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Weapons are easily concealed from TSA's X-ray body scanners


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(NaturalNews) The Transportation Security Administration (TSA) has been under plentiful scrutiny since installing X-ray scanners back in 2007. These new scanners replaced metal detectors at a cost of more than $1 billion across 160 American airports. The cost is exorbitant, and there is also the worry of radiation. Some individuals opt out, choosing to receive a pat down instead of walking through the X-ray scanner. The majority of Americans, however, have resigned themselves to this newer technology, thinking that this is a small price to pay for improved national security. It's a small inconvenience, but it's improving our safety and making our country more a more secure place to live, right? Not necessarily. It may be time to rethink this security measure.

TSA scanners are easily fooled

A couple of years ago, Jonathan Corbett, made a YouTube video depicting a simple way to sneak metal objects through an X-ray scanner in two different airports. The method is so simple that it makes one wonder if the TSA could really be that oblivious. In the video, Jonathan Corbett states that the TSA "arrogantly decided to disregard our safety: anything to force Americans to give up our liberty to the federal government and our tax dollars to companies that are in bed with that government." New research shows these scanners can be easily fooled in a number of ways.

New studies not only found that Corbett's weapon-hiding strategy worked but also found a number of other ways to easily conceal weapons from the X-ray scanner. The research comes from a team of security researchers from the University of California at San Diego, Johns Hopkins and the University of Michigan. The Rapiscan Secure 1000 scanner was tested in the new research and is the same model as the one that Corbett used in his study. While this model was replaced by millimeter wave scanners last year, they are still in place around the country inside courthouses, jails and other government security checkpoints.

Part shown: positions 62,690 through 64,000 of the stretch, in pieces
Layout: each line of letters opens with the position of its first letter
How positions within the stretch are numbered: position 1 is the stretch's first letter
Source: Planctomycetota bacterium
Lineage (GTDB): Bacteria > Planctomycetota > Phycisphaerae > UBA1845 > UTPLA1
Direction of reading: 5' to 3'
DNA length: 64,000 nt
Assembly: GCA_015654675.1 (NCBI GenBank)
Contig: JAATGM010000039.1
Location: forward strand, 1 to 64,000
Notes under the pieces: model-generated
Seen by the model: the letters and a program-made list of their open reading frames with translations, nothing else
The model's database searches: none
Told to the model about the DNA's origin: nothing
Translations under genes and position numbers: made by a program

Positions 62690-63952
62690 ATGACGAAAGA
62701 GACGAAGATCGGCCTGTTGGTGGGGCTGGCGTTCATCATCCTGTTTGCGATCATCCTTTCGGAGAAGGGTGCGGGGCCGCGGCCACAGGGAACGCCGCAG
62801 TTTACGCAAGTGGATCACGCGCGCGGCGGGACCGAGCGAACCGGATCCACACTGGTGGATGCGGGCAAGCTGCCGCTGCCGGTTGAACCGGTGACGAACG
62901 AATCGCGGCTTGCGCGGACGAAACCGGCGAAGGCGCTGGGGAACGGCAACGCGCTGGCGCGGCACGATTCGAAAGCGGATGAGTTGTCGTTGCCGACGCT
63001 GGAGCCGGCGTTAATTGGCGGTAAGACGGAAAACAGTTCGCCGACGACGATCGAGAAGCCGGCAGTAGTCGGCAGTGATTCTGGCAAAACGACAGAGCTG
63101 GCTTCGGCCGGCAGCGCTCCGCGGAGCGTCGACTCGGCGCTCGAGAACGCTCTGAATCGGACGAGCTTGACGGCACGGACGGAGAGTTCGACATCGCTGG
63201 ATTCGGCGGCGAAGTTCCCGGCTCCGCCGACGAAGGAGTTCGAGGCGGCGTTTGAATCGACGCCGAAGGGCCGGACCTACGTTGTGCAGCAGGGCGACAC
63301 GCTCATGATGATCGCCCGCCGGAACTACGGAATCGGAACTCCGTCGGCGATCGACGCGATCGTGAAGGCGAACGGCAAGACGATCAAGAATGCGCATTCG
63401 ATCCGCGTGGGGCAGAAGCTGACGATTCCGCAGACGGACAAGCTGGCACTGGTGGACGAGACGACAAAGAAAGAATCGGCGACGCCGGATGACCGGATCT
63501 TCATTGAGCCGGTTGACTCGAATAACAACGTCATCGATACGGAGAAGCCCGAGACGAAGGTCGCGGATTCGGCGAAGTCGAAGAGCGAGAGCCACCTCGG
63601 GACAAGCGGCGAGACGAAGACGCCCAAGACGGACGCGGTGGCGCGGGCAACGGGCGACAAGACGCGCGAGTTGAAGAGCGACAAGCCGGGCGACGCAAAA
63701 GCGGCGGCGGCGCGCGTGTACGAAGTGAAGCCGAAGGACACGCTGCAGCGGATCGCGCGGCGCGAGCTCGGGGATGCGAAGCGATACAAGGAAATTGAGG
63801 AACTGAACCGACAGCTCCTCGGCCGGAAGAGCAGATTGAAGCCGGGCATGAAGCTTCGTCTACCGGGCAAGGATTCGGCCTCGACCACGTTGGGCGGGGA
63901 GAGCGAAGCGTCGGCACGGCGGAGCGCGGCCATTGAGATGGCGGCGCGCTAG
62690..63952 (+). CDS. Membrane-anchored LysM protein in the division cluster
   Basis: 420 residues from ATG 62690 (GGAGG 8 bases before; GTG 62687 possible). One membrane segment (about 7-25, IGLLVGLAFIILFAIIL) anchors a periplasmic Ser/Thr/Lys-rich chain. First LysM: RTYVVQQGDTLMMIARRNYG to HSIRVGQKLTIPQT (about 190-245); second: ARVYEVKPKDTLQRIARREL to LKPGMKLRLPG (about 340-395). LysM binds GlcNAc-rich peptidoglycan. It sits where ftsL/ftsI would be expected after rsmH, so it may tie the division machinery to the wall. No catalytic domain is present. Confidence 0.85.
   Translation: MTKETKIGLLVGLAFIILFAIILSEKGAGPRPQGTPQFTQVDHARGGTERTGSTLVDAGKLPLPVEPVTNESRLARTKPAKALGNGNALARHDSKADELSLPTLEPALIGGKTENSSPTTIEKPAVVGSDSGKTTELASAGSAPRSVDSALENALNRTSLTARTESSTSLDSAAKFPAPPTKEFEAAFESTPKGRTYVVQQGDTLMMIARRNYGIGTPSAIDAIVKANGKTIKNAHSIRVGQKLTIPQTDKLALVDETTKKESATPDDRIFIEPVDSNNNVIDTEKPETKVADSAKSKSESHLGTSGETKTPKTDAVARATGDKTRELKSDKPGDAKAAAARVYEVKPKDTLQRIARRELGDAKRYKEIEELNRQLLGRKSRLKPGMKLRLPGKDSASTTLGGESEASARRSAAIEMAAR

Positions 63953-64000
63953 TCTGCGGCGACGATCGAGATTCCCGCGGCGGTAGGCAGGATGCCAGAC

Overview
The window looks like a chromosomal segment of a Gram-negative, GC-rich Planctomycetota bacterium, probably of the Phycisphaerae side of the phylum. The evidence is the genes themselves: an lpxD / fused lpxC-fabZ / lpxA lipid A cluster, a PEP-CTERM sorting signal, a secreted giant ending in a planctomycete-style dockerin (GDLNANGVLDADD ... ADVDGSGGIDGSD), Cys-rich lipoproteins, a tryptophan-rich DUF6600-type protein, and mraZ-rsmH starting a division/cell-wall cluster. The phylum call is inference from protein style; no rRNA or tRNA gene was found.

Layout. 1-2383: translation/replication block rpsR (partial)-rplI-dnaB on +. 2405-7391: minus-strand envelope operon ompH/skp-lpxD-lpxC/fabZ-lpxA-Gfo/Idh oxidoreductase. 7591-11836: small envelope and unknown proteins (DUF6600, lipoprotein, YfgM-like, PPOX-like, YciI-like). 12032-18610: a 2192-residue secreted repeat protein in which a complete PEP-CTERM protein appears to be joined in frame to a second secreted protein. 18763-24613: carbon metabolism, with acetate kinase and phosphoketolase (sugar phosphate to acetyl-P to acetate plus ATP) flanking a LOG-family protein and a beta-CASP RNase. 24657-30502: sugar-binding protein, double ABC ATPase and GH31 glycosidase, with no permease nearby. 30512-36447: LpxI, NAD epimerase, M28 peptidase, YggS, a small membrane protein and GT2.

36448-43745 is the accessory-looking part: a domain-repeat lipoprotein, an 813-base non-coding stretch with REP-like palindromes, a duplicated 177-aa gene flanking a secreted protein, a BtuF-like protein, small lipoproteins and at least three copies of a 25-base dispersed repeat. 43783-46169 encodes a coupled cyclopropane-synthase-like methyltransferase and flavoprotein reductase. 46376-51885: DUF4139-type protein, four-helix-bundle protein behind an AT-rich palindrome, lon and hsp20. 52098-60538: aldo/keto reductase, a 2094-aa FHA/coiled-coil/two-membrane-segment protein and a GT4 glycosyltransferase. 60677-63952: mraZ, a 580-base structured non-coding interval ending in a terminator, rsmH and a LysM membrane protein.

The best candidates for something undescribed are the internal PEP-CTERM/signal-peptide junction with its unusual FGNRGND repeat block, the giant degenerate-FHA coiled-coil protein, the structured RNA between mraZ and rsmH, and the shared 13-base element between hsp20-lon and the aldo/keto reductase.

Numerous ways to conceal weapons from scanners

The team used simple methods such as taping a gun to the side of a person's body, sewing a gun into the leg of some pants and taping a folding knife to a person's lower back with a thick layer of teflon tape. They even molded a 200-gram lump of putty, designed to conceal plastic explosives, onto a passengers torso, with the detonator in the passenger's belly button. All three of these methods were successful in easily getting these dangerous devices past the X-ray scanner.

We should question current TSA security tactics

A computer science professor and one of the study's authors, J. Alex Halderman, argues about how poorly the scanners were tested before being installed with a price tag of over $1 billion. Apart from being easily sneaked past with weapons, the machine is susceptible to malware. The team found that malware could be installed and programmed to "selectively replace the scan of any passenger with a fake image if he or she wore a piece of clothing with a certain symbol or QR code." The glaring vulnerabilities in the security system should raise concern in regard to the TSA's claims about it's present security measures. Halderman also states that, while these scanners may stop a naive attacker, anyone with a little bit of intelligence could render these machines useless.

Click here for more articles written by the author, Jeanette Padilla.

Sources:

http://www.popsci.com

http://www.wired.com

http://tsaoutofourpants.wordpress.com

About the author:
Jeanette Padilla is an experienced herbalist, writer, and co-creator of Sunshine Natural Healing. Read more of her work at Sunshine Natural Healing, or follow her on Facebook
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